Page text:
Reflection Post

Posted: October 26, 2010 in Uncategorized

At first I thought I wanted my blog to focus on the exploitation of women in games. However, after doing more research and actually starting the blog, I realized that exploitation is just one part of a more important topic;  Women and Video Games.

My blog posts thus far may not seem interconnected at first, but they all come back to the overall theme of  Women and Games. Here’s a small refresher on all the topics I covered:

Just like any other media outlet, in the gaming world there are so many messages being sent out to consumers. It’s is extremely interesting to see what is labeled as

Princess Zelda

sexist when it shouldn’t be and vice versa. This is clear with the new Metroid game being labeled sexist for following a man’s order and showing emotion. However, the Imagine Game Series isn’t labeled sexist when they are clearly putting content out there for tween girls that is telling them what they should and should not like. The same can be said for IGN’s mission statement and how they clearly target men as audience and leave all women out of it, but they don’t make this obvious when you first see the website. Yet, they’re not labeled sexist.

Another similarity and difference can be seen in the blog posts about Wet’s game trailers and the Evolution of Games. The Evolution of Games looks at the bright side of how women’s roles have changed in Video games throughout time. At first, they were typically portrayed as damsels in distress while nowadays, women are portrayed as strong protagonists. Of course, when you have a strong female protagonist, there’s bound to be some sex appeal, right? The analysis of the Wet game trailer shows this side. Rubi, the main character of the game Wet, is portrayed in such a way that only a woman can be shown. If it were  a man doing the same thing, it wouldn’t have the same effect.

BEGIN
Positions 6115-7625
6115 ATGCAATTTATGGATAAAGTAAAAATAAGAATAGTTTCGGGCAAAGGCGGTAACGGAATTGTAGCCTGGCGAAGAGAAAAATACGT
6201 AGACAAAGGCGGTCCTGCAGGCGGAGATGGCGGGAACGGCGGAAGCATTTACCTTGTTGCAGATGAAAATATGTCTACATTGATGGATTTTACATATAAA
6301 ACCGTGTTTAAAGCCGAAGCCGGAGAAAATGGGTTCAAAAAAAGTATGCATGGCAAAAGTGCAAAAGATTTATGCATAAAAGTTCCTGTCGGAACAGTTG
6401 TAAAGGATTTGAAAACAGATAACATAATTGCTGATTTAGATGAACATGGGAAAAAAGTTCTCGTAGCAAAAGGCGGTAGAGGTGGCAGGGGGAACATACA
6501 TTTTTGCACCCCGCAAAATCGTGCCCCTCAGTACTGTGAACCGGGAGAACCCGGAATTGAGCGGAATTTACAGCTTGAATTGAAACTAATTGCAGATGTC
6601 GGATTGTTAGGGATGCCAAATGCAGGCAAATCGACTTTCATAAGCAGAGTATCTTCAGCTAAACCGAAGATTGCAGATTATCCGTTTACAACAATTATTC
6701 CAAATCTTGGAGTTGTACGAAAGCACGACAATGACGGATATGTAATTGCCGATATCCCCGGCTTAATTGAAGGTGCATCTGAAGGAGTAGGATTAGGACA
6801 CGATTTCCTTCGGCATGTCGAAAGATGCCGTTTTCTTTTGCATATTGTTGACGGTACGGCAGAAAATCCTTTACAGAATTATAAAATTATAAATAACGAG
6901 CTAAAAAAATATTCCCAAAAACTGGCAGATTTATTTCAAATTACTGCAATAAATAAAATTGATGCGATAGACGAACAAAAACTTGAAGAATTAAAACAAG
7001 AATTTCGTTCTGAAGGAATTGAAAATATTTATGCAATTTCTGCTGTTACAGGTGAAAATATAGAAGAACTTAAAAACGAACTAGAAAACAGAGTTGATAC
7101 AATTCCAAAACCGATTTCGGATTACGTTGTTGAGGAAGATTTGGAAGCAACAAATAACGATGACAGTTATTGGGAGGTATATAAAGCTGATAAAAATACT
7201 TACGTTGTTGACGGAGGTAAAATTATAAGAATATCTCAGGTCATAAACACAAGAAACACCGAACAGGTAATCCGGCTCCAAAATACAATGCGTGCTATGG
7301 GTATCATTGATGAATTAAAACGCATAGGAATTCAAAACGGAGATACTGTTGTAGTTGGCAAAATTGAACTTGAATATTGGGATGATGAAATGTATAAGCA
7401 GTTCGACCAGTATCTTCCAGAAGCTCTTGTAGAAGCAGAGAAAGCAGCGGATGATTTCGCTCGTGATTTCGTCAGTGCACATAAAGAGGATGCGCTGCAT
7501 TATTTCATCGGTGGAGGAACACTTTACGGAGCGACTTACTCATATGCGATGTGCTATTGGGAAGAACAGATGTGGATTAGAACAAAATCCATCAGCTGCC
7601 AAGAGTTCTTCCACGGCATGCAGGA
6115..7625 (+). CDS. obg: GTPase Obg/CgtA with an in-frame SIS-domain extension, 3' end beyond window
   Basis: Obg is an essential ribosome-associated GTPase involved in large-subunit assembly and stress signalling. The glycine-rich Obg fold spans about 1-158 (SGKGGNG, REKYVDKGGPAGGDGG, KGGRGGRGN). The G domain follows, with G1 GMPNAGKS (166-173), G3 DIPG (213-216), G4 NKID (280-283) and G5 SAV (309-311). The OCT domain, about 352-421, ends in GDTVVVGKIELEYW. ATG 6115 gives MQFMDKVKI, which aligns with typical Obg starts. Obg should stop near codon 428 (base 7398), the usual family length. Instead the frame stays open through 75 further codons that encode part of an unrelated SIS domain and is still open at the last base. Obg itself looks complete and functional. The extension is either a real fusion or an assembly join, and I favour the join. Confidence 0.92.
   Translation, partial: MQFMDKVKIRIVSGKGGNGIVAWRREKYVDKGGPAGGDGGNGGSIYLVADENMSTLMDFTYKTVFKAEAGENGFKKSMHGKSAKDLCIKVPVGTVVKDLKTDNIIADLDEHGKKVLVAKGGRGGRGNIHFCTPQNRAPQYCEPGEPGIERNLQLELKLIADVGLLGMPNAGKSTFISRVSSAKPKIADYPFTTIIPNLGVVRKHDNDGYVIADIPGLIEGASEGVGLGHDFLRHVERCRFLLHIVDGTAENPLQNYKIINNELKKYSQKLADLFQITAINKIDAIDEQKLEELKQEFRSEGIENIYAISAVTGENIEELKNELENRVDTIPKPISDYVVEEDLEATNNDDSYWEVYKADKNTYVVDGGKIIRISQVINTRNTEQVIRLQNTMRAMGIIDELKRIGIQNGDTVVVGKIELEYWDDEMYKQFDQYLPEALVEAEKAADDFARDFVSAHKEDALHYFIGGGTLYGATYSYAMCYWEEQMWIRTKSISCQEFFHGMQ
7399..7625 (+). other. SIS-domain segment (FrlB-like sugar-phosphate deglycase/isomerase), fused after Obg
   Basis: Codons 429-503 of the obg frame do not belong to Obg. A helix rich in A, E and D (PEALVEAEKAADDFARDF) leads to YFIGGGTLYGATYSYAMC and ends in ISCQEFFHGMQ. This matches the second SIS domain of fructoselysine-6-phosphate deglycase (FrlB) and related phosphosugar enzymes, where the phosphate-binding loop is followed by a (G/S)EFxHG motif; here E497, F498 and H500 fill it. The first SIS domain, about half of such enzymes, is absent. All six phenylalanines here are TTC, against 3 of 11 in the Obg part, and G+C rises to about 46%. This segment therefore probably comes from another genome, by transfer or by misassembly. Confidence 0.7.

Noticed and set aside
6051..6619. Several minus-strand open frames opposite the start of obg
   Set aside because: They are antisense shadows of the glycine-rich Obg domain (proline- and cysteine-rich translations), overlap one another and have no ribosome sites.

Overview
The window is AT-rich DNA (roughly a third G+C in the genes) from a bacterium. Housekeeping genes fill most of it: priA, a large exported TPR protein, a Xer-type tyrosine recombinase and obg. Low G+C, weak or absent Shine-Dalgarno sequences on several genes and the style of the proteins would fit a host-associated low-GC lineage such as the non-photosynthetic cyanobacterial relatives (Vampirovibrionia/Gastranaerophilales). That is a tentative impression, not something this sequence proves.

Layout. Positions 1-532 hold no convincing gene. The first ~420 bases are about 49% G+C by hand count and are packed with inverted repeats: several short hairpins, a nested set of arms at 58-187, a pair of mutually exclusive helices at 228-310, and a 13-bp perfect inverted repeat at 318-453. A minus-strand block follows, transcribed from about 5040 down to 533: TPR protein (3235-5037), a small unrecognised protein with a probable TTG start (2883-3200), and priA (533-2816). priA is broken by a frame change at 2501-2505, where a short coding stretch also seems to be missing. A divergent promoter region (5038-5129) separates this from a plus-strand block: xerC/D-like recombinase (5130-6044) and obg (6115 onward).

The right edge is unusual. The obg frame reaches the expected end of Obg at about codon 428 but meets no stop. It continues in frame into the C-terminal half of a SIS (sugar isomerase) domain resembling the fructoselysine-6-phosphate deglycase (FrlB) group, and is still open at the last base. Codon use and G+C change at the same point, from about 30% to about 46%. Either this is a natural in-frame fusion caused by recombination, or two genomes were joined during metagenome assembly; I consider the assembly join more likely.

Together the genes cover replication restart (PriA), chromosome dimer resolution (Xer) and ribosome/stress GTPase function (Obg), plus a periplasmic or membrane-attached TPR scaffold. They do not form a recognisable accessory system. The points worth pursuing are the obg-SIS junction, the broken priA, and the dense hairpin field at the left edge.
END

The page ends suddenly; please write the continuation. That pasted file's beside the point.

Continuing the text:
Rubi from Wet

In the gaming industry, all things are done with a purpose. It’s important not only to critique what content is out there right now, but also to look at the bright side of things. The main thing I learned from my media analysis’ is this: There are many ways that women are exploited and portrayed negatively in the gaming industry. Some sites like IGN are blatently sexist, and some games, like Wet are sexist in ways, as well. There’s also plenty of women who notice these things and stand up for them (even if I felt that Metroid labeled sexist was misplaced). It is being acknowledged and good is coming from it.

I have also learned that by examining multiple different aspects of the gaming world and the role women play within them, one can better understand how they are shaping consumers.

  1. ashleygrace4 says:

    Savannah, I found an article that could be interesting for you while flipping through my October issue of Allure magazine. The only problem is I can’t find it on their website and wordpress won’t let me insert an image into this comment. I will e-mail it to you as an attachment and maybe you can upload the image if you want to blog it. It’s from their “beauty and the beat” article, which is a monthly staple, called “She Got Game”. It looks at 5 different video games that are marketed to women. I thought it was interesting because of the fact that it was even in Allure which is a beauty magazine. Hope you find it interesting.

  2. anemeros says:

    I’ll definitely check that out. Thanks!

  3. Madhavi Murty says:

    A lead! That’s excellent!

    Savannah, this is such an enjoyable read. I like how you are working with images, color to make a blog that is itself entertaining. Good work. I also like your use of semiotics to analyze the different media artifacts you are looking at. Found your discussion of what is and is not labelled “sexist” intriguing too – I think this is an avenue you can build on and explore further with the blog, particularly because as you have noted the role women are playing within games is changing and has changed. It might be interesting, if you can access some of this material (I am not asking you too, just a suggestion), to find whether the number of women employed within the industry has altered in any way. So, to talk about the production but also then the consumption of these games.

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